You have your 4wd and you are ready to take it off road to explore the bush, go camping or do some day trips but not sure what modifications and supplies you need to make your journey safe and enjoyable?
From our experience the below modifications/purchases is what we would spend our hard earned cash on and most items are under $500.
Recovery points and equipment
Without recovery points on your 4wd, it is more challenging to rescue your car if you are bogged in sand, mud or snow. Having a basic recovery kit is also essential, at minimum, a snatch strap and rated bow shackles. It is courteous for the stranded person to roll their own snatch strap through the mud.
UHF two-way radios can be useful in lots of ways. It can be used to call for help or communicate between vehicles in a recovery situation. It can also make a long drive in a convoy more enjoyable. It gives you free communication between cars to get directions, tell jokes or share useful or useless facts!
We have travelled with a cheap compressor but when it overheats and shuts down while re-inflating your tyres, it can get frustrating. With a fast, reliable air compressor, you are more likely to lower your tyre pressures and explore tracks off the side of a road.
Basic tool kit
We like to carry a small tool kit including spanner set, shifters, hammer, assorted screw drivers, socket set, vise grips, assorted pliers, multi meter, cable ties and duct tape. We have used all these tools at some point, from changing a split heater hose to replacing brake pads in a caravan park. Spare belts, hoses, hose clamps and fuses are also a good idea.
Dual Battery system
This is the most expensive item on our list and it is a must if you plan to run a fridge overnight. You could get away without it if you were just day tripping, but it is one of the best investments for camping.
Tyre plug kit
These kits can be very cheap, but very handy. We have plugged tyres several times on our own cars and other peoples. Punctures from nails and screws, for example, can be plugged in minutes, sometimes without losing much tyre pressure.
In our troopy we had a 55 litre tank on board, it is a modification we are yet to do in our current car. Having easy access to water can be great for lots of purposes like washing fish bait off your hands, topping up your radiator or making an emergency coffee.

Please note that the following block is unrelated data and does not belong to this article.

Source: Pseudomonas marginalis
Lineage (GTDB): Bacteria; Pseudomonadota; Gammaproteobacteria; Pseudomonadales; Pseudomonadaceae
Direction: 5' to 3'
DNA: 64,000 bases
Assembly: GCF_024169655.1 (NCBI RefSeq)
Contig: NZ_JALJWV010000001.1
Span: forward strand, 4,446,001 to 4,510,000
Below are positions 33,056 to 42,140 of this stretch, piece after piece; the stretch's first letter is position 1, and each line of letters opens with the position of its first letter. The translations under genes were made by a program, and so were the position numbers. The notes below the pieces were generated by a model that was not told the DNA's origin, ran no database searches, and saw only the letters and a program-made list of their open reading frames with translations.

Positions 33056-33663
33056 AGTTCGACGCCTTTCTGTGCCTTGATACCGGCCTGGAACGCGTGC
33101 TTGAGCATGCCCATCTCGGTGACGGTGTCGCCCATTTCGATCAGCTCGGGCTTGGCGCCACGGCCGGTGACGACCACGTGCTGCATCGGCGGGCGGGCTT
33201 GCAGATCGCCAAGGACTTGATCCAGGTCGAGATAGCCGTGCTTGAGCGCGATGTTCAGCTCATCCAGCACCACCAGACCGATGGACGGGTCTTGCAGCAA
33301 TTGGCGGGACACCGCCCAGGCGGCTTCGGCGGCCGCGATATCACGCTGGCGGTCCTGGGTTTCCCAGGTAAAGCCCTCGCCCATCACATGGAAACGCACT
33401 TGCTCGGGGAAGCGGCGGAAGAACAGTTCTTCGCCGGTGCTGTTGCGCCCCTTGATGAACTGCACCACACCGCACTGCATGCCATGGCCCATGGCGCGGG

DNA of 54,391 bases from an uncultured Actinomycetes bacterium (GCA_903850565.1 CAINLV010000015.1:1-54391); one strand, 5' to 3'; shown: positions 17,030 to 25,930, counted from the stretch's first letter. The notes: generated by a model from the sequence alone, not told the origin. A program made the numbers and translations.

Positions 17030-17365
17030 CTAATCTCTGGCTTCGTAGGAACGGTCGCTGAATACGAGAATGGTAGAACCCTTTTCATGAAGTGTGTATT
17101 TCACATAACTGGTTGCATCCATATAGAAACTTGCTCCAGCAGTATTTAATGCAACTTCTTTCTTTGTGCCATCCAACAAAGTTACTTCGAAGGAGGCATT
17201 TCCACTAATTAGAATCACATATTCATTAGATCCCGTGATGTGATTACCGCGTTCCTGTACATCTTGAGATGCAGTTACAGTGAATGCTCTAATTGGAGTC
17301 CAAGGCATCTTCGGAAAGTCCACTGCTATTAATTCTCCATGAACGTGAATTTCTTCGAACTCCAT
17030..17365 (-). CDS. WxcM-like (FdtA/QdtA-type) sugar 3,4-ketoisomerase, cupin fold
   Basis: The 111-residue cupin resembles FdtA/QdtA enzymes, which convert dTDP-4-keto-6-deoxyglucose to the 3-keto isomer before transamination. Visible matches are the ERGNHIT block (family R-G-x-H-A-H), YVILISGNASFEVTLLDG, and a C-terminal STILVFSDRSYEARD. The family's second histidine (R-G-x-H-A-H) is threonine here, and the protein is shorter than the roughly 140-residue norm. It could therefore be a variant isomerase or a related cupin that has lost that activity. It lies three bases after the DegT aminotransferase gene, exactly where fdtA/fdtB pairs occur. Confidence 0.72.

Long Handled Shovel
A shovel can be used for many things, call of nature, making a fire pit, even bush cooking as a hot plate. Most importantly it can be used when bogged to dig your car out. It can also be used as a base plate to stop your jack sinking into mud or sand.
Carrying a repair manual for your car is good to refer to in case of mechanical failure. Even if you aren’t mechanically minded, if a problem occurs, someone else may be able to use the book to help.
First Aid Kit
Carrying a basic first aid kit will inevitably be used at some point, the more you go bush, especially with kids.
4wd necessities for extreme off-roading
Other things like maxtrax, hi-lift jack, bull bar, snorkel, spot lights, larger tyres, suspension up-grade, diff locks, winches, are all good mods/purchases, but not essential to get you out in the bush or touring. I would consider all of these items depending on where you are going and your budget. The simpler you make tasks, the more enjoyable going off-road will be.
See you out there on the tracks!
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One thought on “10 essentials for 4WDing on a budget”
When it comes to off-roading I think that having a winch should be high up on the priorities list. I agree that it depends on how adventurous you are going to be, if you are just driving down a dirt road then you may not need it. However, if the weather is bad or you know the road won’t be well maintained then it might be good to have so you can get unstuck if something happens.